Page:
An excellent cathode electrode for MFC must have good electrical conduction, such as low impedance. Judged from EIS, the charge transfer resistances (Rct) of Pt/C and Mn-N/SC are similar, indicating the comparable oxygen reduction electron transfer ability of Mn-N/SC with commercial Pt/C, which is conducive to obtaining a high-power output in MFC. Accordingly, the high ORR activity and low resistance of Mn-N/SC indicate the alternative ORR catalyst derived from sewage sludge to replace the expensive Pt/C for applying microbial fuel cell.

To further evaluate and compare the ORR performance of fabricated sewage sludge cathode in MFCs, the power density measurements have been carried out (Figure 5(a) and 5(b)). As shown in Figure 5(a), the MFC with the Mn-N/SC catalyst cathode obtained a power density of 1,120 mW m−2, which is not significantly different from the power density of the MFC with the Pt/C cathode catalyst (1,240 mW m−2), indicating the potential replacement of precious Pt in air-cathode single-chamber MFCs. Notably, the power density obtained by Mn-N/SC catalyst cathode was significantly higher than other reported MFCs with similar biochar cathode catalyst (Table 1). In addition, Figure 4(b) shows the individual potential curves for the cathodes and anodes. As shown in Figure 4(b), the anode potentials were almost the same, while the cathode potentials were significantly different, indicating that the catalytic activity of the cathode catalyst resulted in a difference in MFC performance. Meanwhile, the cathode equipped with Mn-N/SC achieved a high potential, which is very advantageous for the ORR because more active sites were available for O2 reduction. The power density results revealed that the fabricated Mn-N/SC derived from sewage sludge was a promising catalyst for MFC to replace expensive commercial Pt/C catalyst.

Table 1

Power densities generated by different cathode catalyst

Cathode catalystMicroorganismPower density (mW m2)Catalyst: Pt/CReference
Mn-N/SC Mixed 1,120 ± 94 0.97 This study 
Wood-based biomass Mixed 606  Huggins et al. (2015)  
Banana-based biochar Escherichia coli 528 0.76 Huan et al. (2014)  
Sewage sludge biochar (700 °C) Mixed 517 0.82 Yuan et al. (2013)  
Sewage sludge biochar Mixed 969 0.90 Yuan et al. (2015)  
Cathode catalystMicroorganismPower density (mW m2)Catalyst: Pt/CReference
Mn-N/SC Mixed 1,120 ± 94 0.97 This study 
Wood-based biomass Mixed 606  Huggins et al. (2015)  
Banana-based biochar Escherichia coli 528 0.76 Huan et al. (2014)  
Sewage sludge biochar (700 °C) Mixed 517 0.82 Yuan et al. (2013)  
Sewage sludge biochar Mixed 969 0.90 Yuan et al. (2015)  
Figure 5

Performances of MFC equipped with different cathodes (SC, Mn-N/SC, and Pt/C). (a) Polarization curves of MFC with different cathodes; (b) individual potentials of the electrodes in the MFCs.

Figure 5

Performances of MFC equipped with different cathodes (SC, Mn-N/SC, and Pt/C). (a) Polarization curves of MFC with different cathodes; (b) individual potentials of the electrodes in the MFCs.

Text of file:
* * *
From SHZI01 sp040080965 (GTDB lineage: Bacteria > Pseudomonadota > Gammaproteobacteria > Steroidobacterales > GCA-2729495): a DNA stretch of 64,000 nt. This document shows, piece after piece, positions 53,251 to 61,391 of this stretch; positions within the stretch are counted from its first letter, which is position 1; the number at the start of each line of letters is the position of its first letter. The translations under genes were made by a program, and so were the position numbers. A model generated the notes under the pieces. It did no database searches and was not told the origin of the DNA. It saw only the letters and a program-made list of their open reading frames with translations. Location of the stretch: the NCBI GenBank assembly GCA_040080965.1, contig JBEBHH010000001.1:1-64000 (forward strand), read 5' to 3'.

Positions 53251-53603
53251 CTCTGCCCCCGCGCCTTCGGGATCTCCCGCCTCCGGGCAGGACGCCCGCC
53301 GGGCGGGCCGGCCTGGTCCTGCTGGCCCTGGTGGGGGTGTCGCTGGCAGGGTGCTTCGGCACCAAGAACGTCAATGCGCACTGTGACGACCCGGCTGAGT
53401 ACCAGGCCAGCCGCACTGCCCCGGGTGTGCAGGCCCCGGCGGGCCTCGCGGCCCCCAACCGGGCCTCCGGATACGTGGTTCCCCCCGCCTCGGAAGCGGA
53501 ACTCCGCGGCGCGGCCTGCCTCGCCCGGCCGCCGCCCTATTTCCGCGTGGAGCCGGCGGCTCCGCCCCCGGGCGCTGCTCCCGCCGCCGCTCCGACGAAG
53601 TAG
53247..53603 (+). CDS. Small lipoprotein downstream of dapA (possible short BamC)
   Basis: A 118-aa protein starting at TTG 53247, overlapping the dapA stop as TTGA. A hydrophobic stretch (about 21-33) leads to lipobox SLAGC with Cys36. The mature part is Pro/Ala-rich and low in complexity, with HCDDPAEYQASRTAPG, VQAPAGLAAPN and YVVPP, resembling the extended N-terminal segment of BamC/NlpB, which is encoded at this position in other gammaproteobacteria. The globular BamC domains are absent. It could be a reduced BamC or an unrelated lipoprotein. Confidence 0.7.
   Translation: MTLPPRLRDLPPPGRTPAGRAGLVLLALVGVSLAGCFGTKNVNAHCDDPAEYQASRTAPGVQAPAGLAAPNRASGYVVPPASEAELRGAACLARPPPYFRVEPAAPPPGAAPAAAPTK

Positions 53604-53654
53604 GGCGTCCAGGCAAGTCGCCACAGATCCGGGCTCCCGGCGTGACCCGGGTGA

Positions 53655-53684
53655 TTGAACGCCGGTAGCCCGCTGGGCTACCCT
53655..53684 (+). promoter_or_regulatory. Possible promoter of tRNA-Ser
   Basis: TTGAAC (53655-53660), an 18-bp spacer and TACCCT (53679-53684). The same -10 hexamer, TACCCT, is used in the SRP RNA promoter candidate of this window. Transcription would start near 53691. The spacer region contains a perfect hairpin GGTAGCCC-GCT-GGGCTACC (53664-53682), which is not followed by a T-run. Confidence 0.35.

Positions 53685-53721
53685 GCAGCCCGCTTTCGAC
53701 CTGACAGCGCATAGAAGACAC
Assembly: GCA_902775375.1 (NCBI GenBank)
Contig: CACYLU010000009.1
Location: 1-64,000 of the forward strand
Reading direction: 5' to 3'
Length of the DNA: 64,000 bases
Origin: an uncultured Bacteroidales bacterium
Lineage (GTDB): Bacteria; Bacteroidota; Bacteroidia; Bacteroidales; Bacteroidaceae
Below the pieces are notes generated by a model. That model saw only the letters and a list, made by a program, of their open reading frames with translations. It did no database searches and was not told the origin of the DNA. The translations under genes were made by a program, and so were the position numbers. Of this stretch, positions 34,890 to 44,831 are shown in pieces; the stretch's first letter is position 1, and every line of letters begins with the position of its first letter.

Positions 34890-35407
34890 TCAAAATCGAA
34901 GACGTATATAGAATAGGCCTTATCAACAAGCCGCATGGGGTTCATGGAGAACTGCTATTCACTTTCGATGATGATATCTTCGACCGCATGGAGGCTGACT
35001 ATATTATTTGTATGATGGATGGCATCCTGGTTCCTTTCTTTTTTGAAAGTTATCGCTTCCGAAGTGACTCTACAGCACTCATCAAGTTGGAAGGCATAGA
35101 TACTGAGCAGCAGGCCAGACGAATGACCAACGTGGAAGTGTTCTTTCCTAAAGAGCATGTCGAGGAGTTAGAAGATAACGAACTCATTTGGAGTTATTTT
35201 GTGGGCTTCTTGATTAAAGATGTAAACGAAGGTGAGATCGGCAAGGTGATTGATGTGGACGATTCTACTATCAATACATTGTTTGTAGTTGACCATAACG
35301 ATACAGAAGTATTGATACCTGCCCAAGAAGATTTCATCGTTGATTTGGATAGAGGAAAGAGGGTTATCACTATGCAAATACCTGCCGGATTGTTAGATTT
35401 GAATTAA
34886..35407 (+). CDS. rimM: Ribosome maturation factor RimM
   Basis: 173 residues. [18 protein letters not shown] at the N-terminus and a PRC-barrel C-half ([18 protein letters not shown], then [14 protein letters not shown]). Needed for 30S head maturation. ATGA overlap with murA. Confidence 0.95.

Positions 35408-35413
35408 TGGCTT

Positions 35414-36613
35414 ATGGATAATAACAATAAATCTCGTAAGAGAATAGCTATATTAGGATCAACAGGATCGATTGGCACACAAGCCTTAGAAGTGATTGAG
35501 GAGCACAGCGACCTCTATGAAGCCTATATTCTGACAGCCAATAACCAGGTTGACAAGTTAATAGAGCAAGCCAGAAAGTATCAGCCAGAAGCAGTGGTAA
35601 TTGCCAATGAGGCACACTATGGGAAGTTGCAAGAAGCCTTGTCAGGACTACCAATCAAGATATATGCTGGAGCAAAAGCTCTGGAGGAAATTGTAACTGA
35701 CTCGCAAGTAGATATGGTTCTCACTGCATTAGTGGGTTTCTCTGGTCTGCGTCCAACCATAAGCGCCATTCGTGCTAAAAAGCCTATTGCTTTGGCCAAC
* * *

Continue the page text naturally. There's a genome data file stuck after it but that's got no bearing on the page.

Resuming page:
Cost comparisons of Mn-N/SC catalyst were further investigated. The total cost of Mn-N/SC preparation was about 26 US$ kg−1, including 22 US$ kg−1 for carbonation processes and 4 US$ kg−1 chemical reagent costs (Yuan et al. 2015). This cost was much lower than 25,000 US$ kg−1 required for the commercial Pt/C and similar wood-based biomass carbon catalysts (20 US$ kg−1) (Huan et al. 2014). Moreover, the conversion of SS into advanced catalyst materials in MFCs in a simple step in this study reduced its original disposal cost and avoided secondary sludge.

CONCLUSION

In this case, we have proposed and proved a new strategy to convert hazardous sewage sludge waste into efficient ORR electrocatalysts. The sewage sludge was first converted into porous carbon materials. Then, Mn and N species were uniformly doped on the carbonized sewage sludge matrix to further improve its ORR catalytic performance. The well-constructed M-N/SC catalyst demonstrates high formation turns over frequency and low ORR overpotential, which could be comparable with commercial expensive Pt/C catalyst. Considering the simple operation, significant cost-saving and easy scale-up, this facile strategy to convert hazardous sewage sludge waste into efficient ORR electrocatalyst provides a promising yet practical solution for green organic pollutant treatment.

NOTES

The authors declare no competing financial interest.

ACKNOWLEDGEMENTS

This research was supported by the Science and Technology Planning Project of the Science and Technology Department in Zhejiang Province (2018C37057), Zhejiang Provincial Natural Science Foundation of China under Grant No. LQ17E080002 and Xinmiao Talent Project of Zhejiang Province (2018R408076). We also thank Michael Judge, PhD for editing the English text of a draft of this manuscript.

SUPPLEMENTARY MATERIAL

The Supplementary Material for this paper is available online at https://dx.doi.org/10.2166/wst.2019.344.

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Supplementary data